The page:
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THOMAS BLANEY v. COMMONWEALTH PENNSYLVANIA (04/03/81)

decided: April 3, 1981.

THOMAS BLANEY, PETITIONER
v.
COMMONWEALTH OF PENNSYLVANIA, UNEMPLOYMENT COMPENSATION BOARD OF REVIEW, RESPONDENT



Appeal from the Order of the Unemployment Compensation Board of Review in the case of In Re: Claim of Thomas Blaney, No. B-175253.

COUNSEL

Stewart A. Burnstein, with him Patricia L. Smith, for petitioner.

Stephen B. Lipson, Assistant Attorney General, with him Richard Wagner, Chief Counsel, and Harvey Bartle, III, Attorney General, for respondent.

Judges Rogers, MacPhail and Palladino, sitting as a panel of three. Opinion by Judge Rogers. This decision was reached prior to the expiration of the term of office of Judge Wilkinson.

Author: Rogers

[ 58 Pa. Commw. Page 261]

Thomas Blaney seeks review of a decision of the Unemployment Compensation Board of Review holding him ineligible for benefits because he was

[ 58 Pa. Commw. Page 262]

    discharged from his employment for his wilful misconduct. Section 402(e) of the Unemployment Compensation Law, Act of December 5, 1936, Second Ex. Sess., P.L. (1937) 2897, as amended, 43 P.S. ยง 802(e).

This is another matter in which the employer failed to produce evidence at the referee's hearing and in which crucial compensation authorities' findings unfavorable to the claimant were based on hearsay in the form of written statements provided by the employer. There had been a rumor, false it seems, spreading through the employer's company that an employee, apparently a friend of the claimant, was going to be discharged for theft. This finding is not contested.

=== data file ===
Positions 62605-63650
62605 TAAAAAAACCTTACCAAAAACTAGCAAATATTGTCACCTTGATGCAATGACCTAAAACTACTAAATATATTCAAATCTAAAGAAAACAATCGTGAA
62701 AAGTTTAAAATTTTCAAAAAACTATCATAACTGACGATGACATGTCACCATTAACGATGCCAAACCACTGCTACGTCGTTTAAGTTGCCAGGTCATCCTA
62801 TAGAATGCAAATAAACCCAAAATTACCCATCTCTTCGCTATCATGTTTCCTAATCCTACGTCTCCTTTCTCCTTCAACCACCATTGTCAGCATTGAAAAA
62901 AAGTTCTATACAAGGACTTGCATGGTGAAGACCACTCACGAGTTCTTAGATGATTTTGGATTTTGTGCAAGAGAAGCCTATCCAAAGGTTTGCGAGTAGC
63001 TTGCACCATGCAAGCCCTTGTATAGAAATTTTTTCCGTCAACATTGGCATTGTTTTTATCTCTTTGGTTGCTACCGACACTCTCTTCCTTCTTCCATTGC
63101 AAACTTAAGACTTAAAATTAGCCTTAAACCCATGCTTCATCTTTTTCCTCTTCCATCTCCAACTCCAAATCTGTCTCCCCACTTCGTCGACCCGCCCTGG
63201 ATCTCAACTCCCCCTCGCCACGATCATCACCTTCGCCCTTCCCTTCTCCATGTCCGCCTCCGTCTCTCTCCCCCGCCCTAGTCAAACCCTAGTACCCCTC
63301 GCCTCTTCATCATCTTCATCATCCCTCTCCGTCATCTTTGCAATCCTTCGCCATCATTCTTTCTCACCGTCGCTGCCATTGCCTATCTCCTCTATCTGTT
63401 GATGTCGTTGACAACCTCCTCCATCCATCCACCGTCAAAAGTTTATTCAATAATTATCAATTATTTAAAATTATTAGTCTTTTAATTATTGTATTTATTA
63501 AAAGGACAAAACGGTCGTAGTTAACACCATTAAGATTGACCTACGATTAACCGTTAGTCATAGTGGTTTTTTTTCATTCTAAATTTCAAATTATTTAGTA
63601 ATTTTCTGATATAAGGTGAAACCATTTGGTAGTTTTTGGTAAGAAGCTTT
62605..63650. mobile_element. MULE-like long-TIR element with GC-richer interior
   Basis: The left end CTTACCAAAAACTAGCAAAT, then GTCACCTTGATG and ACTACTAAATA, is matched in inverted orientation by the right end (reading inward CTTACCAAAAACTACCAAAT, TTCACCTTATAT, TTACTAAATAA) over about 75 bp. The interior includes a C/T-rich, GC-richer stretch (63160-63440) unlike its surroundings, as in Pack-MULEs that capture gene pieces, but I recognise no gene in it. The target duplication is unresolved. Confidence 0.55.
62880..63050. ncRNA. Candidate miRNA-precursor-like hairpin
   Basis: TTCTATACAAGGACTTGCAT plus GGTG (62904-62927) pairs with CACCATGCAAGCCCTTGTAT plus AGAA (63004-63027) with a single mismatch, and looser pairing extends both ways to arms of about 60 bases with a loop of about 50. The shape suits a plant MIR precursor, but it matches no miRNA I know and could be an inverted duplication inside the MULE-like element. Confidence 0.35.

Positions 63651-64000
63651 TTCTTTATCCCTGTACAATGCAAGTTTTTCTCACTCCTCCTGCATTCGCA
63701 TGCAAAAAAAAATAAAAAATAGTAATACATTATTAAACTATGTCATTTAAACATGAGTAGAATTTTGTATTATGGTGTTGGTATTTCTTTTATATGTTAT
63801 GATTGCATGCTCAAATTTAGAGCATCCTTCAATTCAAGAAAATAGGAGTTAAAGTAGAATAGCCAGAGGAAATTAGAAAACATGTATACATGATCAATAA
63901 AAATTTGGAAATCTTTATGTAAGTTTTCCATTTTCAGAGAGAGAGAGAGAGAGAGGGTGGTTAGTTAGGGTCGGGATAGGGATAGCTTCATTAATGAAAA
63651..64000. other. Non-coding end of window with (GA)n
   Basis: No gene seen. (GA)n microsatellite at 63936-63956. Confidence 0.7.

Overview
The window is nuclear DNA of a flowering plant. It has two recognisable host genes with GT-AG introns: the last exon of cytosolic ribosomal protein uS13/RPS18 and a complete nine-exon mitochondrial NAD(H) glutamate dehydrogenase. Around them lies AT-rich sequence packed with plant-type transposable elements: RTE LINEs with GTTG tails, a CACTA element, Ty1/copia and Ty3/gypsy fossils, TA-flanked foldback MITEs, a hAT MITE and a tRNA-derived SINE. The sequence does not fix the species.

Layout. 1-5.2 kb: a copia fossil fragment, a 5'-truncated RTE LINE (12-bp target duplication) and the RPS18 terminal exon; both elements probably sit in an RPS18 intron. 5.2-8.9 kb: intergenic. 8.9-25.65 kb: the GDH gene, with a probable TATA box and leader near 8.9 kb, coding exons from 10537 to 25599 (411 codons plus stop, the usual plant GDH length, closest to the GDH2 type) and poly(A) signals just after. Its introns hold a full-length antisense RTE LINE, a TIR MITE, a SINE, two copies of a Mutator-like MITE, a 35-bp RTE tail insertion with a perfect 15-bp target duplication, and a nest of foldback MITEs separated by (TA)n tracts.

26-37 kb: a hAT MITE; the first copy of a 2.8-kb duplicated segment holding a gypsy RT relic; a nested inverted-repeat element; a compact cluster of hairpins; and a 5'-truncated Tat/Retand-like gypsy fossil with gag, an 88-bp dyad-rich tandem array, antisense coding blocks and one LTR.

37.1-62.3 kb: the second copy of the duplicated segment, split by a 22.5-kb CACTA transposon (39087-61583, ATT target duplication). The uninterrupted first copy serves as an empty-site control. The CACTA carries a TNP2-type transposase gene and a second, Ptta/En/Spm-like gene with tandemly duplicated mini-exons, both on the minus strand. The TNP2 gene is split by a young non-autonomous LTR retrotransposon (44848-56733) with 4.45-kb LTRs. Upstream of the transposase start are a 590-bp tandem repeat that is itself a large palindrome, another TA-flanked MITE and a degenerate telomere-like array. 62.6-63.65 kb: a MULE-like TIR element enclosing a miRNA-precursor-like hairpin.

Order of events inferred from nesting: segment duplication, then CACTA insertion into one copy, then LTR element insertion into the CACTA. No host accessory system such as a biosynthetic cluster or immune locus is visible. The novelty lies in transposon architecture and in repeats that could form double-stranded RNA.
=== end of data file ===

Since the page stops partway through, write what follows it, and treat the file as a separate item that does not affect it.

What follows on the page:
The crucial findings in this case, and the evidence, were:

3. The claimant was questioned as to his knowledge of the rumor and where it started. Claimant had a position of responsibility with the company and was expected to cooperate in the investigation since the false rumor was hurting personnel relationships.

The second sentence of this finding is lifted almost verbatim from the written statement of one Joseph Pilgrim, the employer's vice president for administration, to which the claimant objected as hearsay and which therefore should not have been used as the basis of any finding.

4. The claimant would not give the names of employees who supposedly spread the rumor and refused to ...


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